The essay is too self-absorbed. You are always talking about what you can take from the university rather than what you can contribute. The whole essay should be about your contribution to the community. You were off to a good start when you discussed your Sikh upbringing. I was hoping to read more about how that upbringing would translate into your contribution to the Trinity College community. Instead, it veered into the "Myself" territory for most of the essay. Focusing on what you hope to learn and experience rather than what you can contribute. Paragraphs 2-5 are off track as far as I am concerned, as I know you will have a different opinion about what the actual focus of the essay is. However, I believe the focus should be on:
how do you see yourself contributing to the Trinity community?
Clearly paragraphs 2-5 do not focus on what you can contribute, just what you can take from the community. The mention of S.A.I.L. got you back on track, all the way to the end of that paragraph. Then, you dropped the ball again with your closing paragraph. Look into the community clubs and organizations of Trinity. There are many you can mention in this essay that will help you explain how you can bring your Sikh upbringing to the university, with a resulting happier community just because of how you were brought up. Your upbringing, properly explained in relation to the various clubs and organizations at the college will definitely help you explain how you can improve on the presentation of the 3 pillars, which seem to have a solid foundation in your Sikh upbringing as well.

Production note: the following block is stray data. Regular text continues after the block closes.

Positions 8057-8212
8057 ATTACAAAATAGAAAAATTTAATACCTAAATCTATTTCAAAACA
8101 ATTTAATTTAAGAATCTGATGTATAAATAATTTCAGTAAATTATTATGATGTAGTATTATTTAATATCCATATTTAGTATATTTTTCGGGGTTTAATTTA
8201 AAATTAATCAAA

Translate the langar into your participation at a soup kitchen or food bank, or any sort of community food support system the college might have, transform lives by teaching your college-mates about the Guru Granth Sahib and the inner peace that it can bring ( promoting meditation or something), I know the Sikh do not believe in proselytizing, however, I mentioned this only as a form of connecting and / or transforming the lives of those around you ( those who might need some sort of help or support, just an idea...) based on the requirement of the 3 pillars to "Engage. Connect. Transform." I believe your background perfectly fits the bill. You just haven't properly considered how to do it.
You need to show your potential to bring diversity to the college community while helping to promote a better understanding of your background. You have to show that your addition, based on your way of life, will be something unique that the community can benefit from. This time, it is not about you and what you can receive, rather, it is about you and what you can give.